The Potential of Serratiopetidase and Lumbrokinase for the Degradation of Prion Peptide 106-126 - an In Vitro and In Silico Perspective

Author(s): Sanjay Kisan Metkar, Suparna Ghosh, Agnishwar Girigoswami, Koyeli Girigoswami*.

Journal Name: CNS & Neurological Disorders - Drug Targets
(Formerly Current Drug Targets - CNS & Neurological Disorders)

Volume 18 , Issue 9 , 2019

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Graphical Abstract:


Abstract:

Background: PrPC is a host-encoded prion protein, which gets post translationally modified into a transmissible, β-sheet rich disease associated protein called PrPSc, responsible for the Prion disease including mad cow disease in cattle and CJD in humans. The PrP 106-126 region in PrPSc peptide initiates the conformational change in that protein leading to fibrillation. Any agent that can destabilize or disintegrate such proteins can be served as a potential drug candidate for Prion diseases.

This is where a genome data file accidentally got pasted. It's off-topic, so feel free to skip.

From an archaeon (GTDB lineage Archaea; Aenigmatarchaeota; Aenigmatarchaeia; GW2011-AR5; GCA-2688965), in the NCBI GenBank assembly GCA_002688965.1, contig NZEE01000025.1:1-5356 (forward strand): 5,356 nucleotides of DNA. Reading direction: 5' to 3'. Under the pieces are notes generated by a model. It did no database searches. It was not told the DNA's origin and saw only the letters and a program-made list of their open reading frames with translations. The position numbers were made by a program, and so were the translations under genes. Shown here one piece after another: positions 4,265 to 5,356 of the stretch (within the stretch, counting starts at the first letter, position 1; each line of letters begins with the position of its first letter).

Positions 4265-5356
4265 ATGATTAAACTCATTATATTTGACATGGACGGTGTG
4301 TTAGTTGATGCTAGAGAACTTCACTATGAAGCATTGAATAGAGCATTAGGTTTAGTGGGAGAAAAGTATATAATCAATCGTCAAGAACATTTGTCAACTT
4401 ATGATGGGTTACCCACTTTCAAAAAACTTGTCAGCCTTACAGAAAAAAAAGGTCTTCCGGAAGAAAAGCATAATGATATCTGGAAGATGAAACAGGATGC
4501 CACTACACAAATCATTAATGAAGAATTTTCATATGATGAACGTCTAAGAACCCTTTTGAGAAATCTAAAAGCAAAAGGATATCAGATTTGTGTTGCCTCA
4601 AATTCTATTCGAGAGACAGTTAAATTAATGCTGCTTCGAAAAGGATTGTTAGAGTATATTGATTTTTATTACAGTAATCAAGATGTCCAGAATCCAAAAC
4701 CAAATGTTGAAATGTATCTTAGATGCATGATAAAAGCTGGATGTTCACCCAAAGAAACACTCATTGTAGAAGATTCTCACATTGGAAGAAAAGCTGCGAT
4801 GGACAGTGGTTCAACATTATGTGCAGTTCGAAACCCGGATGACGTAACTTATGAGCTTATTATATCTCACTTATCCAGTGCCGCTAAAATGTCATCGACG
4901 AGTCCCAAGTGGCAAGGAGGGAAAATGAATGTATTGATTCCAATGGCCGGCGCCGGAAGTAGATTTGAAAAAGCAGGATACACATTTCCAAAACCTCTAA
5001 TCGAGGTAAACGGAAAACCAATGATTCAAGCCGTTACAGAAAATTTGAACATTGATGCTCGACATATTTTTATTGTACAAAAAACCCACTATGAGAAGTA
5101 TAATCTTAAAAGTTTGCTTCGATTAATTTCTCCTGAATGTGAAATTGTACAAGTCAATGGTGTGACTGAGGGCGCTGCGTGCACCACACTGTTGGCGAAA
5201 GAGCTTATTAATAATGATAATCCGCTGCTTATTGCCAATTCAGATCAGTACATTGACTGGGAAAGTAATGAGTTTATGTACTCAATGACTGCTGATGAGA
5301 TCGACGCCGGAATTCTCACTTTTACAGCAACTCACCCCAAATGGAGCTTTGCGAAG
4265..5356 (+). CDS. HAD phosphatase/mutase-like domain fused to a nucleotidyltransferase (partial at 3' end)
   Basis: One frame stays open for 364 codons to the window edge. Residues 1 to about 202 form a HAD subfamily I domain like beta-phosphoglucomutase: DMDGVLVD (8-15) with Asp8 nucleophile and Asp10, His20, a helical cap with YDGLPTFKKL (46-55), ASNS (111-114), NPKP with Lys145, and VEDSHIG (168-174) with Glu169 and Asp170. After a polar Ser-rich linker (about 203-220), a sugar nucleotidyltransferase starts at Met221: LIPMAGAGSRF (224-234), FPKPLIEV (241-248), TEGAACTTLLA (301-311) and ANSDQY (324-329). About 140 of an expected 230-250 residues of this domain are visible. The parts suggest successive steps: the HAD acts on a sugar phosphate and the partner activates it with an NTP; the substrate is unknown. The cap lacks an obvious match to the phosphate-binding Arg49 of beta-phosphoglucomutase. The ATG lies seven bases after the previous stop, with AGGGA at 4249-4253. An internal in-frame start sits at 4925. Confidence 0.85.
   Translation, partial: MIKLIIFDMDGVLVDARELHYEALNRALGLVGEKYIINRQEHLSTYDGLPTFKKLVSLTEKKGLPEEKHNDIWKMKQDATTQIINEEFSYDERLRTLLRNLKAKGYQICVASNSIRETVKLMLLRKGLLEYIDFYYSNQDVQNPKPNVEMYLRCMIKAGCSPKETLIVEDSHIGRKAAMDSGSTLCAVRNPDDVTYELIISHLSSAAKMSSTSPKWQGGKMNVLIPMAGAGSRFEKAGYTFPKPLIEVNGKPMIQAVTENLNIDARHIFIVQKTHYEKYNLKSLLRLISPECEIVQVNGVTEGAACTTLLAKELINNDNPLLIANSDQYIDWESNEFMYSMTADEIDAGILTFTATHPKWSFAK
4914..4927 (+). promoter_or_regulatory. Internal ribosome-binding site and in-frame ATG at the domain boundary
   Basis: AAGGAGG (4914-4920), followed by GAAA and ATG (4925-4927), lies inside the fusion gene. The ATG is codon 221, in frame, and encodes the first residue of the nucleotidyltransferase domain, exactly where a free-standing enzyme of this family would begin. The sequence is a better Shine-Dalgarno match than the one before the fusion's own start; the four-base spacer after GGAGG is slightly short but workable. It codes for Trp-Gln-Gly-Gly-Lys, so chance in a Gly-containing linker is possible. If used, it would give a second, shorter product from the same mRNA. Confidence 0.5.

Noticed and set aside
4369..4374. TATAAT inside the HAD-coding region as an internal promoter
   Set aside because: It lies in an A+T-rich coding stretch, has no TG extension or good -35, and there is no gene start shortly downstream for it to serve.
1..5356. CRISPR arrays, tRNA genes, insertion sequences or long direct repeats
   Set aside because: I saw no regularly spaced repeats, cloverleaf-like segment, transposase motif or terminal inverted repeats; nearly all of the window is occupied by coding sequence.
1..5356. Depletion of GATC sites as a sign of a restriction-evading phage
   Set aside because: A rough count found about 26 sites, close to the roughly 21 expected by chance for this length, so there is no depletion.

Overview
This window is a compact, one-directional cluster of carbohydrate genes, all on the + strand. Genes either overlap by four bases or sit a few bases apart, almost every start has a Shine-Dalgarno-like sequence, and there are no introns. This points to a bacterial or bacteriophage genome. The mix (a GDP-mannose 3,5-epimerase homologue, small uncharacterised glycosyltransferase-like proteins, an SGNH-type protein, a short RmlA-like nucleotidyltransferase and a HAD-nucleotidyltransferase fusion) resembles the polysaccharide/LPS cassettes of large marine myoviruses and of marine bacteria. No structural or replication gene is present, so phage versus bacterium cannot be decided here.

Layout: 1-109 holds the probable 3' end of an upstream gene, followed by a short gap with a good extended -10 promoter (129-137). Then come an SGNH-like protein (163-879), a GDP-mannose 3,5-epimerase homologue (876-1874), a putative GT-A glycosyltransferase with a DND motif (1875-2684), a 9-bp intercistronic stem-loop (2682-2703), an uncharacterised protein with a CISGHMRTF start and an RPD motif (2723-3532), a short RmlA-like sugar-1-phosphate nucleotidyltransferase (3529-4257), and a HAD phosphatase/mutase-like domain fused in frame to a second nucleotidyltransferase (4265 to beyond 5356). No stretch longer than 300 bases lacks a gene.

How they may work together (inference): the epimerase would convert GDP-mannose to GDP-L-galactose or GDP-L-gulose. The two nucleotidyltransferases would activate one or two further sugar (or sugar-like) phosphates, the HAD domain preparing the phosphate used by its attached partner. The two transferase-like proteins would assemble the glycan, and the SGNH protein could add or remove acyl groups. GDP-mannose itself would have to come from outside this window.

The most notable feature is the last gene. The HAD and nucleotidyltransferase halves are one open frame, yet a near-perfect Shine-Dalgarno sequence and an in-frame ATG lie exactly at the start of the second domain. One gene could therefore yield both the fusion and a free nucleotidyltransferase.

Methods: In the present study, an enzyme Lumbrokinase (LK) was isolated from earthworm and its activity was exploited towards PrP 106-126 amyloids in vitro along with another enzyme Serratiopeptidase (SP) taking Nattokinase (NK) as a standard.

Results: The results showed that PrP 106-126 amyloid formation was inhibited by both LK and SP, as evidenced from Thioflavin T fluorescence assay. Further, the size of fibrils as estimated by dynamic light scattering, was also found to be lower at different time intervals after incubation of the prion amyloids with LK and SP. Additionally, the molecular dynamics simulation revealed the thermodynamically favorable interaction of PrP 106-126 with LK as well as with SP with high affinity.

Conclusion: Finally, the toxicity of the disintegrated amyloids was assessed using PC12 cell lines which showed higher cell viability in case of LK and SP treated amyloids compared to only PrP 106- 126 amyloid treatment. Altogether, the study concluded that the serine proteases like LK and SP have the potential to disintegrate PrP 106-126 amyloids with improved cell viability. The in vivo studies are needed to be executed in future.

Keywords: Prion disease, Lumbrokinase, Serratiopeptidase, amyloid degradation, amyloidosis, fatal neurodegenerative disorders.

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VOLUME: 18
ISSUE: 9
Year: 2019
Page: [723 - 731]
Pages: 9
DOI: 10.2174/1871527318666191021150002
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